You might be relaxing at home enjoying a rare three-day weekend right now, but it’s important to take time to recognize the holiday we celebrate today. Looking to Native activists, speakers and writers can offer insight to the true meaning of Indigenous Peoples’ Day. This day is not yet nationally recognized, but many states and communities have taken measures to do the right thing: dedicate a holiday to honoring Native Americans rather than celebrating the genocidal human trafficker who facilitated their murder, Christoper Columbus.
Many children and teens in North America learn the false story of the “discovery of America,” but educators and students are taking it in their own hands to tell the correct version of history. Columbus was commissioned for a voyage and expedition by the King and Queen of Spain in the 15th century, which led him to North America. Upon arrival he attempted to falsely claim the land of Native American tribes, and, according to some documents taught on college campuses, conducted the slavery, mass genocide and rape of countless Natives. The alternate narrative taught often in schools is that Columbus peacefully settled on Native land with the tribes’ consent, which could not be farther from the truth. Honor Native people today by looking into educational resources that tell the truth about colonizers like Columbus.
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HAPPENING IN 30 MINS FOLLOW @orendatribe FOR MORE. VOICES OF HWǪŁDZIL (Resilience) Benefit Concert for Adabi Healing Shelter to raise 200k for domestic violence shelters providing vital community services to our victims and families living on the Navajo Nation. This concert is a celebration of Indigenous creativity and like minded friends who are coming together to build sustainable healing solutions for our Diné communities impacted by COVID 19. Together with Grammy nominated artist, mental health advocate and all around badass sister @jewel, we will take you on a journey of heartsongs and medicine words, to bring aid and hope for our survivors of domestic violence and sexual assault. Join us in solidarity with our survivors and those we have lost to support these healing shelters that need our help now! CREDIT Orenda Tribe (@orendatribe) Shaun Price (@shaun_marcus) Conscious City Guide (@consciouscityguide) SPONSORS Ann Sheffield (@annsheffield) CORE Response (@coreresponse) Coalition to Stop Violence Against Native Women (@csvanw) Faherty Brand (@fahertybrand) Toyota USA (@toyotausa) Missing & Murdered Diné Relatives (@navajommdr) Songlines by Jewel (@songlinesbyjewel) Strong Hearts Native Helpline (@strongheartsdv) Baby2Baby (@baby2baby) PARTICIPATING TALENT & SPEAKERS Allie Young (@allieyoung13) Amber Crotty (@amberkanazbahcrotty) Black Belt Eagle Scout (@blackbelteaglescout) Cher Thomas (@Cherthomasdesigns) Dirt Rhodes (@dirtrhodes_) Deb Haaland (@deb4congressnm) Erin Tapahe (@erin_tapahe) Hataałii (@_hataalii) Jana Pfeiffer (@jana_taneeszahni) Jewel (@jewel) Jolene Holgate (@cedarsagelove) Kinsale Hueston (@kinsalehues) Mato (@matowayuhi) Neon Nativez (@neonnativez) Nizhonniya (@nizhonniya) Radmilla Cody (@radmillacody) Raye Zaragoza (@rayezaragoza) Ry X (@ryx) Talibah Begaye (@talibahbegay)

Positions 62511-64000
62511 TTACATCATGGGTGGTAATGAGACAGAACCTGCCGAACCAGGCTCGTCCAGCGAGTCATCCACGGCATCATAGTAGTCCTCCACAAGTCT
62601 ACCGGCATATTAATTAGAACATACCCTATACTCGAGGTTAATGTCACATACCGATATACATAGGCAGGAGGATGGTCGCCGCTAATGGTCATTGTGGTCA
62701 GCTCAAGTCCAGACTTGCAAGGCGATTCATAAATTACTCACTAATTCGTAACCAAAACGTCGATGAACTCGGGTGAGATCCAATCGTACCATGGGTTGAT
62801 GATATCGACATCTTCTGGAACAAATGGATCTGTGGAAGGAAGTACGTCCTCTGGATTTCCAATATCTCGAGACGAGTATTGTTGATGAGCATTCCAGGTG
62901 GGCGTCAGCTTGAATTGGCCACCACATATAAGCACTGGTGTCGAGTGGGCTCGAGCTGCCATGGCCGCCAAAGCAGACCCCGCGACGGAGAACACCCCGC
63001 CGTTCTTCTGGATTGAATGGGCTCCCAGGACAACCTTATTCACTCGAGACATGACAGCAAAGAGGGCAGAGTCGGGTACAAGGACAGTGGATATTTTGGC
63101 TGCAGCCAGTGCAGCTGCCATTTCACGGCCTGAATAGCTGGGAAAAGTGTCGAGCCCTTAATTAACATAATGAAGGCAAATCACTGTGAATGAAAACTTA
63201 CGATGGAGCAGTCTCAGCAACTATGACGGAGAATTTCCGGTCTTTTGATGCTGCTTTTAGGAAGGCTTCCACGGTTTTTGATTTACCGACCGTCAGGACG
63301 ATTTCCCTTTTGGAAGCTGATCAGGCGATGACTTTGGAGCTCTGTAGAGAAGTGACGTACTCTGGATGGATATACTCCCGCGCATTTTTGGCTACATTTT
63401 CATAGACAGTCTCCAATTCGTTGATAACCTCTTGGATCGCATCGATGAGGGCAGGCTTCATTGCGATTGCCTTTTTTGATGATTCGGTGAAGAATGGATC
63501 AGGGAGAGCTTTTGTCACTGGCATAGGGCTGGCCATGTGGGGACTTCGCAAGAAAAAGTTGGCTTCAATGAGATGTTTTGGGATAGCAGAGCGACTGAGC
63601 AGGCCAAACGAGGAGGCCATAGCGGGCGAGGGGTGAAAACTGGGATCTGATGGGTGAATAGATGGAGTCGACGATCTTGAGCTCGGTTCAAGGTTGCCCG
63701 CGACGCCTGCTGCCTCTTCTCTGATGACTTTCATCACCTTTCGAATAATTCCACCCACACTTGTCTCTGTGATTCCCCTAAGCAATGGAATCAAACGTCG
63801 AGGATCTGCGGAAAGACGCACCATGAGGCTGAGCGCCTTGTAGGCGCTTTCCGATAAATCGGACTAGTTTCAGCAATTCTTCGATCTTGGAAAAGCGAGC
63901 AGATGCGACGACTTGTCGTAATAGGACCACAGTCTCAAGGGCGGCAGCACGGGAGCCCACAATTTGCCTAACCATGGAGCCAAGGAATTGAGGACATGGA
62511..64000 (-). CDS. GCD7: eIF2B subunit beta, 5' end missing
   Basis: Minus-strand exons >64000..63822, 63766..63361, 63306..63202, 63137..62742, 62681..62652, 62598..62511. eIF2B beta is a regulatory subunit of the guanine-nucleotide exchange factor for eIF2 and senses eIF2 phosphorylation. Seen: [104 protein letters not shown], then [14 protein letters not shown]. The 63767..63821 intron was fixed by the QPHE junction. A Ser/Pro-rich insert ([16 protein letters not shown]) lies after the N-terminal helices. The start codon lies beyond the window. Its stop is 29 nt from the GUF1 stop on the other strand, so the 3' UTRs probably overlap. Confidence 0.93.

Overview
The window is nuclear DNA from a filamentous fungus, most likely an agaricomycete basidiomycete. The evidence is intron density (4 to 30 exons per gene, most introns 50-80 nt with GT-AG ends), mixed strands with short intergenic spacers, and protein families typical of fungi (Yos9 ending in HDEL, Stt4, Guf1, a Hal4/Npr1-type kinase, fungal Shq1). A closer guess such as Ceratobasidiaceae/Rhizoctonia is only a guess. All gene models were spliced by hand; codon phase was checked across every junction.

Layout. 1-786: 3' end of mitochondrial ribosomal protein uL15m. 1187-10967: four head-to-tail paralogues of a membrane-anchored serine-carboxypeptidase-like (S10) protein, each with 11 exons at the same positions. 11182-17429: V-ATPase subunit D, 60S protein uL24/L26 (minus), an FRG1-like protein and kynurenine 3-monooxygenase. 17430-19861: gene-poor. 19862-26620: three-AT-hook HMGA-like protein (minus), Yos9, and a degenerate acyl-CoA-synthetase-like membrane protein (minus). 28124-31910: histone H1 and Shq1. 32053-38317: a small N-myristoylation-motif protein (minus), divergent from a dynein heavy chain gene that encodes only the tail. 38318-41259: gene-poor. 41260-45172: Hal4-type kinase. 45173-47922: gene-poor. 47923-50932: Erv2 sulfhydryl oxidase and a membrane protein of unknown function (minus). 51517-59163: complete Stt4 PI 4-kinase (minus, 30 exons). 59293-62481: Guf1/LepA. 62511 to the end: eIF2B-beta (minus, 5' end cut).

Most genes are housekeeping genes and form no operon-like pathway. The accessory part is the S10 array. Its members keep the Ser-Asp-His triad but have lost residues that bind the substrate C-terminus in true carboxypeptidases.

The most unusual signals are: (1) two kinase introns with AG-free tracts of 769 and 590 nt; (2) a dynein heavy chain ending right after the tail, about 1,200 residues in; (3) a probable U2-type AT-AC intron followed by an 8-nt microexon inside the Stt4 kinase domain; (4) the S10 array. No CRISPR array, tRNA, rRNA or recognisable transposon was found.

While it is important to recognize the tragedy and injustice dealt to Native people in the past, we can also lift up creatives and revolutionary thinkers of today in Native spaces. Some of your favorite art, literature, music and films may have been the contributions of Native creators! On Instagram, @lilnativeboy has compiled Indigenous-led projects in film, and the Smithsonian museum has compiled resources written by Native writers and more information on their website is available too. Illuminatives.org has listed the sets of many Native comedians, as well as sources you can use to fight for recognition of Indigenous people in your area. Allies can help put the spotlight on Native voices, and stand beside them as they fight for equity, recognition and reparations. Happy Indigenous Peoples’ Day!
By Leah Ollie, Senior, Whitney Young Magnet High School